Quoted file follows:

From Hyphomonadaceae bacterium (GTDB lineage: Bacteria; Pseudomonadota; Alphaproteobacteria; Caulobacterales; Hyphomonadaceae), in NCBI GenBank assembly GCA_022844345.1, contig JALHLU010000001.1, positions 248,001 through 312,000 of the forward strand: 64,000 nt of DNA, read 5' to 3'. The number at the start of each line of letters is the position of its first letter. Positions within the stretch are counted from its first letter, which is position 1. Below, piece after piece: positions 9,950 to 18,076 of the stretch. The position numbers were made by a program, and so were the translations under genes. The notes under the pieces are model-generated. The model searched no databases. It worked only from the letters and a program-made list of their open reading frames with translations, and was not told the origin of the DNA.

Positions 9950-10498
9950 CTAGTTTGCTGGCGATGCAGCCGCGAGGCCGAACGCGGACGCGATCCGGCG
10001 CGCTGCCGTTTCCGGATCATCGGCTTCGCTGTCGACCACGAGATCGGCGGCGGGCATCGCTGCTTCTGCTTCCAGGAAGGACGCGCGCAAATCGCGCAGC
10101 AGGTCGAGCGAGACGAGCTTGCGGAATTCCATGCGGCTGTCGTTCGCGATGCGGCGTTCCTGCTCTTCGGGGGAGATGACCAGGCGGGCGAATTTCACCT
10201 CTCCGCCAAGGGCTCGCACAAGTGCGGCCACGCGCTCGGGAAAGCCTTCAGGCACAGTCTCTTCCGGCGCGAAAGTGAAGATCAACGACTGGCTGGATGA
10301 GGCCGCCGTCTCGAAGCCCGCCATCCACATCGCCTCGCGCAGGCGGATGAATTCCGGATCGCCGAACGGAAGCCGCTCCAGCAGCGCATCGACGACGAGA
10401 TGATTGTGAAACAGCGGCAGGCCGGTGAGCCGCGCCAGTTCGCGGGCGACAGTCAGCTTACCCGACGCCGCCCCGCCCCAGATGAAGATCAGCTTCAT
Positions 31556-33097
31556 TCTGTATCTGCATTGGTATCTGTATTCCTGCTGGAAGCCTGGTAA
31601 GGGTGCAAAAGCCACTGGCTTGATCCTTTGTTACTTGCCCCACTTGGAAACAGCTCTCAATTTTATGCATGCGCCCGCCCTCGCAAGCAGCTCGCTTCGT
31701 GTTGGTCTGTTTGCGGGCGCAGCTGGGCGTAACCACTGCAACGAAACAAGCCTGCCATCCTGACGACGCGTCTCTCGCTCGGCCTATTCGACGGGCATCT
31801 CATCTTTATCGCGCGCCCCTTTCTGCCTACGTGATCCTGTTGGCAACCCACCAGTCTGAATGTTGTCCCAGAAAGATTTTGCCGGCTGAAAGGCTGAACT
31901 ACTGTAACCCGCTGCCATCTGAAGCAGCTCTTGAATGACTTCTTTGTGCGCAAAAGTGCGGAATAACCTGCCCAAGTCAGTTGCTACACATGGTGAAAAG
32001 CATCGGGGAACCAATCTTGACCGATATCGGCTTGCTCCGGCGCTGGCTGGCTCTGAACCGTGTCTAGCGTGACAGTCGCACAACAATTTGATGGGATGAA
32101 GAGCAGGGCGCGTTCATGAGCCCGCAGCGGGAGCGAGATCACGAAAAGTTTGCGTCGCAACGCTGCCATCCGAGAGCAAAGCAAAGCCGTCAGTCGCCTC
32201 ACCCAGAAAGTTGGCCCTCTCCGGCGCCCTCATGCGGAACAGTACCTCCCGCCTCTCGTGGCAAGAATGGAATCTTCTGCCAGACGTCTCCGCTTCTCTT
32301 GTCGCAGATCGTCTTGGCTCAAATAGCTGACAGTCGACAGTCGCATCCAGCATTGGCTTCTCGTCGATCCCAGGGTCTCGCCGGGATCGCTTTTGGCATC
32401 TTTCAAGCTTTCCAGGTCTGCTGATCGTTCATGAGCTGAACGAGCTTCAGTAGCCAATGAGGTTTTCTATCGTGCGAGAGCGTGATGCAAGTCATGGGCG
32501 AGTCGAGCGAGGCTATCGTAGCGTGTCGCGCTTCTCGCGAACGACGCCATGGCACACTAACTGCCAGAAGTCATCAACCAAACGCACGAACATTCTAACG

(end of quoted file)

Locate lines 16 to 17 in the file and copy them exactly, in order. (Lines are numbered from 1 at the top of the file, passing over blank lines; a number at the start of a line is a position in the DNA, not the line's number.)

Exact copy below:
32101 GAGCAGGGCGCGTTCATGAGCCCGCAGCGGGAGCGAGATCACGAAAAGTTTGCGTCGCAACGCTGCCATCCGAGAGCAAAGCAAAGCCGTCAGTCGCCTC
32201 ACCCAGAAAGTTGGCCCTCTCCGGCGCCCTCATGCGGAACAGTACCTCCCGCCTCTCGTGGCAAGAATGGAATCTTCTGCCAGACGTCTCCGCTTCTCTT